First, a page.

The Map text and Full tenants list
This commissioned map of 1811 for the Earl of Arran has three town-land surveys compiled meticulously by the surveyor. Mullin-alauphy, Drimmeenen and Ballinswill are the areas named with the Lowerymore River acting, as it were, as a natural boundary to the adjoining town-land of Taunawilly showing in brackets (school lands).
The spellings of all the town lands inserted are as they appear on the map.
In conclusion, the Sudley Mines are inserted unmistakably towards the north-east, close to the river, as previously described. All the pits except one, are within the tenancy boundary of Widow Mary Devlin and son, field numbers 31, 32, 33. I leave it to the mining explorers or the archaeologists to retrace the relevant progressions of any historical information through modern investigative research and practical on site excavation now that the actual mine location is known.
There are 28 tenants’ names inserted in legible writing on the map which also presents data on topography, dwellings, field numbers for easy recognition, a form of crudely drawn hachuring (not contours) to denote height and other information related to the survey.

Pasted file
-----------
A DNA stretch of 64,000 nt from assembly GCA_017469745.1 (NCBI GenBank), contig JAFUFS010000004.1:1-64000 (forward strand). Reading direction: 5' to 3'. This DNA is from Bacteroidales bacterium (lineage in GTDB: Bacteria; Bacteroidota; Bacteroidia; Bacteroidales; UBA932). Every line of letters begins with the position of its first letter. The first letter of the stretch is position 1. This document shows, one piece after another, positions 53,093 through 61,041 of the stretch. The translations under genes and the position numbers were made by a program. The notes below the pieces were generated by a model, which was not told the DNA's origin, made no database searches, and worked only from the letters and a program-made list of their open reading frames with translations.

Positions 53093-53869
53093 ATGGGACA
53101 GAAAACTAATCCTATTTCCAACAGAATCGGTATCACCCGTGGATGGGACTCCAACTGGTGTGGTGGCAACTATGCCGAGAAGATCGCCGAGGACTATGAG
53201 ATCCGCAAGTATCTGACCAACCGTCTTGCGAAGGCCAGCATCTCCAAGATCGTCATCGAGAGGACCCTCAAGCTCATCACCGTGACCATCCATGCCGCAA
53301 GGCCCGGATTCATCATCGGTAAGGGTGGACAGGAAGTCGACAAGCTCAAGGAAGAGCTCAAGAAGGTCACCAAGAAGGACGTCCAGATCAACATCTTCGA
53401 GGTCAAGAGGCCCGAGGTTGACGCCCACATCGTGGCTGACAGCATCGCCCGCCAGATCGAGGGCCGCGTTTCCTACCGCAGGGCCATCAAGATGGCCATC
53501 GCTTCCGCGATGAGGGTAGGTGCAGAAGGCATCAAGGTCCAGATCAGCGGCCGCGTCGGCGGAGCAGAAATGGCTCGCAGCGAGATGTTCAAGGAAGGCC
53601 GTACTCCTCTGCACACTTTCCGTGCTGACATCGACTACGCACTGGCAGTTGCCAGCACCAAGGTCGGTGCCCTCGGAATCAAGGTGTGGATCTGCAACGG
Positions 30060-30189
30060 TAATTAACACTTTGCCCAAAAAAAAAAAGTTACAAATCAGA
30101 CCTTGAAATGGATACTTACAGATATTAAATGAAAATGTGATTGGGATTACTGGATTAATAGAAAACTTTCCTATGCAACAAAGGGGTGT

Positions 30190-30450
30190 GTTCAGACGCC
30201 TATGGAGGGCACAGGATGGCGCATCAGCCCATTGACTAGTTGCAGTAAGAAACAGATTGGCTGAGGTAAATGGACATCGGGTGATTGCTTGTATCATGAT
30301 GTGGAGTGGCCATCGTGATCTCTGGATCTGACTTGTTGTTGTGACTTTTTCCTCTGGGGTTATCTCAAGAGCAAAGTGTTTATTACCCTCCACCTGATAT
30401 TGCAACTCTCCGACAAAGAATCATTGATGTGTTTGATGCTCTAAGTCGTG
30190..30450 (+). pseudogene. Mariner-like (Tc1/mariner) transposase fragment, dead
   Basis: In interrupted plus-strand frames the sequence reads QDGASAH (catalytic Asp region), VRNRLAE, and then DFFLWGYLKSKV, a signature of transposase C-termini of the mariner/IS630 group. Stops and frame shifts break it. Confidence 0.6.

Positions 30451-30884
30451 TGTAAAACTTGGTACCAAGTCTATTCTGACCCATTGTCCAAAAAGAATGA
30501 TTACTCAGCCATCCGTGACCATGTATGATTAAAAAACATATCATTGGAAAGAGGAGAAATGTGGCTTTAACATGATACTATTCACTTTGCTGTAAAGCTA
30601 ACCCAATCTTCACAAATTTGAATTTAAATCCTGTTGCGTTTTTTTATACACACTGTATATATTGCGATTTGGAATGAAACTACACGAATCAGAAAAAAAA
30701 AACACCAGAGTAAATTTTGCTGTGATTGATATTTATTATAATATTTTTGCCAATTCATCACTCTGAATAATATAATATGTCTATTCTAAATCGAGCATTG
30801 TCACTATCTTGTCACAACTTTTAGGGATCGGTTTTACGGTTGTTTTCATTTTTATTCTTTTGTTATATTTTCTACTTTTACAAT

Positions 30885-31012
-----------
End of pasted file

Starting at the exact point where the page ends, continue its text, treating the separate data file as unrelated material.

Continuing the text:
The completed list is:
|Audley Brown and son|
|Conwel Mc Namee|
|James Mc Ginty|
|Big Mickey Thomas|
|Little Mickey Thomas|
|Widow Mary Devlin and son|
|Kildea and Mullin|
|Neil Mc Ginty|
|Hugh Mc Ginty|
|Margaret Mc Ginty|
|James Mc Ana|
|Patrick Mc Ana|
|Edward Mc Ginty|
The surrounding townlands are:
|Upper and Lower Corveen||Clogher|
|Kedea (Barony of Magheraby)||Carricka-yharran|
The unpublished extracts of the actual Sudley Mines from the manuscript copy of the map dated 1811 shown as evidence of their historical record and location.
James Ryan has recently been written up in the National Dictionary of Biography.
I am most grateful to Professor Hugh Torrens of Keele University who kindly supplied the information on James Ryan and to Alaister Lings of Scotland who supplied the newspaper article from The Derry Journal.